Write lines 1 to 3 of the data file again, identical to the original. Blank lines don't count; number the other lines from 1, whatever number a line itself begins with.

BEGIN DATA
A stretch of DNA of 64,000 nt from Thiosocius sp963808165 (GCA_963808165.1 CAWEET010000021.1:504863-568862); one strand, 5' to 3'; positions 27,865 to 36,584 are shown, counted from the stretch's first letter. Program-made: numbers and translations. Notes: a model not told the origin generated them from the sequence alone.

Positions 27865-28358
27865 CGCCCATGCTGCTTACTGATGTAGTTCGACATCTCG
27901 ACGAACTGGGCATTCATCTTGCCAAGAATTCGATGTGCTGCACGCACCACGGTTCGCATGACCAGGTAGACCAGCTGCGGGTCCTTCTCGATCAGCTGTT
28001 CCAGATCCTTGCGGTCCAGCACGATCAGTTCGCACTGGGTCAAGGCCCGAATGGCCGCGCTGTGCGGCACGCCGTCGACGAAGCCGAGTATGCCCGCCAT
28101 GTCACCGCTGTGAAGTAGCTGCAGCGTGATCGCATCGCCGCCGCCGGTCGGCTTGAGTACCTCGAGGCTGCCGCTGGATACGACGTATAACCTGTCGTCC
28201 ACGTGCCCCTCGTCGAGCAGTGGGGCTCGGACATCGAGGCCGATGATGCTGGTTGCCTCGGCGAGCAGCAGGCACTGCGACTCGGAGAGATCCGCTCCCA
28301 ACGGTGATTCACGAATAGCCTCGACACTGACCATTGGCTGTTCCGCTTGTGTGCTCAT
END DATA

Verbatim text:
A stretch of DNA of 64,000 nt from Thiosocius sp963808165 (GCA_963808165.1 CAWEET010000021.1:504863-568862); one strand, 5' to 3'; positions 27,865 to 36,584 are shown, counted from the stretch's first letter. Program-made: numbers and translations. Notes: a model not told the origin generated them from the sequence alone.

Positions 27865-28358
27865 CGCCCATGCTGCTTACTGATGTAGTTCGACATCTCG